Our team are fabulous, we are small, but together we achieve a great deal. We have always had a trauma informed approach and continue to work with curiosity when working with children and our foster carers. We have always known that the impact of working with a child’s trauma will likely affect everyone around the child at some point, we are human after all. Our work to build close relationships with our foster carers, gives them a safe base to work from and that starts with our team being able to work with a smaller than usual group of families, so that our team can be available when needed most. That said, we expect a lot from foster carers too. Fostering is regarded as a professional role and we support our carers to be recognised as a professional by everyone around the child.

We aimed to develop a version of the Mockingbird model that could work for our community. We have created communities of like-minded foster families, who come together and share experiences, helping each other to overcome challenges. We have said before… It takes a village to raise a child! The benefits for our young people have been great too. We have fabulous foster carers who provide short breaks for young people, and this results in young people feeling they are part of an extended family, extending their feelings of safety and security.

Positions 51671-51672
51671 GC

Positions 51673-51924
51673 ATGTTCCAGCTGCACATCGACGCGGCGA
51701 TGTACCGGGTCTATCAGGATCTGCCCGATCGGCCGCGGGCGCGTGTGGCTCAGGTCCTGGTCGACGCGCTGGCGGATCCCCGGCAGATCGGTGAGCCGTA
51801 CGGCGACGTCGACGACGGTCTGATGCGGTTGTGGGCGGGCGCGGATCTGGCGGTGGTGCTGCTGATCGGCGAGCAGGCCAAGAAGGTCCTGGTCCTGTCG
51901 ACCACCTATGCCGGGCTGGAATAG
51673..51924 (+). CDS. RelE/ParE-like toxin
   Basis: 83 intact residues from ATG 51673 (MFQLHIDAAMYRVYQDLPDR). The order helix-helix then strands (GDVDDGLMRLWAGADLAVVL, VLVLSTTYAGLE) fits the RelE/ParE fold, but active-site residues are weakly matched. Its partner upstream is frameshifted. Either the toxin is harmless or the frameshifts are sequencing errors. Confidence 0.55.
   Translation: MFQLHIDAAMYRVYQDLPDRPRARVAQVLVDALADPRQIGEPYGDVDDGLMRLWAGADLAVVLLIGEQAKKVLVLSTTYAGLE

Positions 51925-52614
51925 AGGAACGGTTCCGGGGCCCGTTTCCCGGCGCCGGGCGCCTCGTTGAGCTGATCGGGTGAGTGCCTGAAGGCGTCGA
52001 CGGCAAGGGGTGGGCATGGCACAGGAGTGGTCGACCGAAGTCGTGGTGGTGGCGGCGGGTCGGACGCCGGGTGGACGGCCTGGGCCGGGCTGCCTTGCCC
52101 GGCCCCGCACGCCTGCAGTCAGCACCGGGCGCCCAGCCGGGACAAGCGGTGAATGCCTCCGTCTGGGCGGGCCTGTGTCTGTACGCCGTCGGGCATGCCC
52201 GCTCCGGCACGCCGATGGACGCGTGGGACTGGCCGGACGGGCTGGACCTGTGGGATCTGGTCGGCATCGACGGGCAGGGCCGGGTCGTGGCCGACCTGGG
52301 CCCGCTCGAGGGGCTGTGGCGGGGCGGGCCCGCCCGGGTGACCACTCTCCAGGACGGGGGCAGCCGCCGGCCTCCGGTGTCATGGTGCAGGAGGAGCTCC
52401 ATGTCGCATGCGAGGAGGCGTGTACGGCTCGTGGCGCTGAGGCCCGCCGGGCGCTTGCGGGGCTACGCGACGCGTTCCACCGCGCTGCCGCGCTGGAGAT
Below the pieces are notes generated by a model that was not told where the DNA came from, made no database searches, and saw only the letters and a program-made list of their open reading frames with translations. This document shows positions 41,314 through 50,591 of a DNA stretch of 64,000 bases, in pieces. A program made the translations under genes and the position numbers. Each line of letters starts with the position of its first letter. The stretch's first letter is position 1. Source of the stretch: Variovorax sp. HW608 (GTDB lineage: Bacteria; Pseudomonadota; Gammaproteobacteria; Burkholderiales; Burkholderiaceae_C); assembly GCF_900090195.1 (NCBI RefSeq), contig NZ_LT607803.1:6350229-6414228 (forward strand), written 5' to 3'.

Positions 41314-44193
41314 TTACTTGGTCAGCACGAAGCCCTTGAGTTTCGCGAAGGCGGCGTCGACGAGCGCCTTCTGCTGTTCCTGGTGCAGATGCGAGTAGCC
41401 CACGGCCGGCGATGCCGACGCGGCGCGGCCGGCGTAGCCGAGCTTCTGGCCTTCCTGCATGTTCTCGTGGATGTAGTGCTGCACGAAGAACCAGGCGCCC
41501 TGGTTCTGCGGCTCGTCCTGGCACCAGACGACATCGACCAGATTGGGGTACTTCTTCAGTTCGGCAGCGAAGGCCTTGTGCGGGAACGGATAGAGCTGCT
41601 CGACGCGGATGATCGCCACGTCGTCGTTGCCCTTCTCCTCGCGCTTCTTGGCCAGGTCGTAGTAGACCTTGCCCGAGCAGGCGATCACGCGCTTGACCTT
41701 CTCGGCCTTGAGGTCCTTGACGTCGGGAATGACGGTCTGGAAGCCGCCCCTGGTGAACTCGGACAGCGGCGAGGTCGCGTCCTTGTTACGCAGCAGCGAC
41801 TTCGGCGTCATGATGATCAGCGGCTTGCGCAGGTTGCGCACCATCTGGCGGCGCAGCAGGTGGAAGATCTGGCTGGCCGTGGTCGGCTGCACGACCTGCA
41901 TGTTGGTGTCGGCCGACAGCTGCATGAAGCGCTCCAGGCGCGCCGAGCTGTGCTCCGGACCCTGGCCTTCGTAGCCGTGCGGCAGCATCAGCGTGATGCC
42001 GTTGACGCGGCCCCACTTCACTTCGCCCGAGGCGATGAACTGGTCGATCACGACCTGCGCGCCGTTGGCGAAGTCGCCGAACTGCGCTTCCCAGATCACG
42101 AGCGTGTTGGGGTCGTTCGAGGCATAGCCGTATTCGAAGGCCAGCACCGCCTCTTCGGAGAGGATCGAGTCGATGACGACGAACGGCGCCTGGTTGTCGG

We have held some fabulous events with our families over the last year, the winter celebration was a highlight with a disco… but the summer event was fabulous, not deterred by the weather we played games and watched young people making friendships and foster carers building support networks.

The shortage of foster carers remains a challenge

We have continued to ensure that any enquiries about fostering are picked up quickly and that involves speaking to a lot of people. But we had seen a drop in the number of people considering fostering. Not surprisingly, covid, the financial crisis and conflict in parts of the world has impacted on the ability of people wanting to foster. It is truly inspiring to see people considering fostering again.

We enjoy listening to stories and sharing information about how fostering might be able to work for people. We provide opportunities for a no pressure conversation about fostering. We hold virtual open sessions to ask questions about what fostering is like. It’s no secret that there is an enormous shortage of foster carers and It’s heartbreaking that we are unable to help more children, but we simply do not have enough families.

One of the questions people ask is how we match children to foster families

We work hard for the placement of children with foster families to be successful. It involves getting to know foster carers very well and identifying their strengths. Children come into care through no fault of their own and deserve to be able to feel a part of a caring family. We are proud of our success in getting matching right. It avoids children having to move again before they are ready.

The last 7 years have flown by. We have plans to build on what we have achieved so far and to increase the numbers of children we can help. We look forward to meeting new foster carers over the next 7 years!

If you would like more information about becoming a foster carer or our short break fostering option get in touch.